November 6, 2013

The Maine Ingredient: A double dose of cranberry sauce for Thanksgiving

A fresh, raw relish and a cooked sauce both offer a festive flair to your holiday table.

By Brooke Dojny

I like to have two cranberry sauces on the Thanksgiving dinner table – both a fresh, raw relish and a cooked sauce – so here are two of my tried-and-true favorites. And if you love to bake, do try this pumpkin bread, which, with its addition of a tiny amount of cornmeal, has a uniquely lovely texture and flavor.

RAW CRANBERRY-CLEMENTINE RELISH

This relish, which goes together in about five minutes, has stirred more comment and praise than many a more complicated dish on the feast table. And its agreeably crunchy texture and tart, horseradish-spiked flavor is the perfect addition to the post-prandial turkey sandwich.

Makes about 3 cups.

One 12-ounce bag fresh cranberries

2 smallish clementines, cut into 1-inch chunks

¾ cup sugar

¼ cup orange marmalade

3 tablespoons prepared horseradish

In a food processor, pulse the cranberries and clementines until they are chopped medium-fine. (Do not over process to a puree.) Transfer to a bowl.

Stir in the sugar, marmalade, and horseradish and mix well. Cover and refrigerate for at least 3 hours or for up to a week. Serve cool or at room temperature.

CRANBERRY-PEAR SAUCE

The pear adds a bit of different texture to this sauce and the ginger makes it sparkle on the tongue.

Makes about 3 cups.

One 12-ounce bag fresh cranberries

1 firm, flavorful pear, such as a Bosc, peeled, cored, and chopped

¾ cup sugar

2/3 cup dry vermouth or white wine

2 tablespoons chopped candied ginger

In a large saucepan or deep skillet, combine the cranberries, pear, sugar, and wine. Bring to a boil over high heat, stirring to dissolve the sugar. Reduce heat to medium-low and simmer uncovered until the cranberries pop and the sauce is lightly thickened, 10 to 15 minutes. (Do not cook the mixture until it is dry as it will thicken up considerably as it cools. Add water if necessary.) Stir in the ginger. Can be stored in the refrigerator for up to two weeks. Bring to room temperature before serving.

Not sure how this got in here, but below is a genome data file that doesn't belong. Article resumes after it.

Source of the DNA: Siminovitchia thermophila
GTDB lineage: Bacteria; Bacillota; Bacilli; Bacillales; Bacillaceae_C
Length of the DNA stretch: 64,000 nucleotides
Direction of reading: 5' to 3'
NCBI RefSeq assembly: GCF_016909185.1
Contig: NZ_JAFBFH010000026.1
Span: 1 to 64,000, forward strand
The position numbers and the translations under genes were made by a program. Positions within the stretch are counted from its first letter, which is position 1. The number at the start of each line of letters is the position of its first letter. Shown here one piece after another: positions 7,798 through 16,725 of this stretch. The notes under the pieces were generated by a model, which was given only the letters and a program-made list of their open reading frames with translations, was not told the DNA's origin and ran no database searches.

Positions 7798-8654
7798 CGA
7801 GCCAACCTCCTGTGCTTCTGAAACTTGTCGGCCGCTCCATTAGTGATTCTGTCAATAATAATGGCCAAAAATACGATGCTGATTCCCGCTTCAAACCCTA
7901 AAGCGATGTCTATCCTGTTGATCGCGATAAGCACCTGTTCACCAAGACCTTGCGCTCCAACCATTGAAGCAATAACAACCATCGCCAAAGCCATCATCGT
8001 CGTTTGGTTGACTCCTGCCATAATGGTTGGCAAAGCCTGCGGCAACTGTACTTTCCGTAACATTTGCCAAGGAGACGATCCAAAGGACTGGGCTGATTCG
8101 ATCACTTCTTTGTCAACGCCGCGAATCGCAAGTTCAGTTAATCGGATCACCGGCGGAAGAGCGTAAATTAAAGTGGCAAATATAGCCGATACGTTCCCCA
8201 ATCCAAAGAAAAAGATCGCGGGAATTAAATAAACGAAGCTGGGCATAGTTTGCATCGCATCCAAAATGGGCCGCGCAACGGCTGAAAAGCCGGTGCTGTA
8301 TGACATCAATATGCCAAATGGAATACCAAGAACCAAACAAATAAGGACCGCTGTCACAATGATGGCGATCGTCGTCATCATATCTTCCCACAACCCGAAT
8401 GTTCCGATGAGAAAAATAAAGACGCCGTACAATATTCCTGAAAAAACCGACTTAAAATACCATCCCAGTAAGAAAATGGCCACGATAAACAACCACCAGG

Shaker Pumpkin-Walnut Bread

Sister Frances Carr of Maine’s Sabbathday Lake Shaker community published Shaker Your Plate in 1985. It’s a cookbook filled with recipes for simple goodness, which is the Shakers’ motto. This autumnal pumpkin bread – moist and flavorful – is based on a similar recipe by Sister Carr. It’s a wonderful addition to the holiday table or makes for great snacking any time.

Makes 1 loaf.

1 cup coarsely chopped walnuts

1¼ cups all-purpose flour

¼ cup cornmeal

1 teaspoon baking powder

½ teaspoon baking soda

1 teaspoon salt

½ teaspoon cinnamon

¼ teaspoon nutmeg

¼ teaspoon allspice

2 eggs

1 cup sugar

¼ cup packed brown sugar, preferably dark brown

1 cup canned pumpkin puree (not sweetened pumpkin pie filling)

½ cup vegetable oil

1/3 cup water

Preheat the oven to 350 degrees. Grease a 9- by 5-inch loaf pan.

Spread walnuts out into a dry skillet and toast over medium heat, stirring frequently, until one shade darker, about 4 minutes.

In a medium-sized bowl, whisk together the flour, cornmeal, baking powder, baking soda, salt, cinnamon, nutmeg, and allspice.

In a large bowl, using an electric mixer or whisk, beat together the eggs, sugar, brown sugar, pumpkin puree, oil, and water until smooth. Add the flour mixture and whisk or beat on medium speed until well-blended. Stir in the nuts. Scrape the batter into the prepared pan.

Bake in the preheated oven until the bread shrinks from the side of the pan and a tester inserted in the center comes out clean, about 1 hour. Cool in the pan for 10 minutes; then invert onto a rack and cool completely. (Bread can be wrapped and stored in the refrigerator for up to 3 days, or frozen.) Cut into slices to serve.

Brooke Dojny is author or co-author of more than a dozen cookbooks, most recently “Lobster!” (Storey, 2012). She lives on the Blue Hill peninsula, and can be contacted via Facebook at: facebook.com/brookedojny

 

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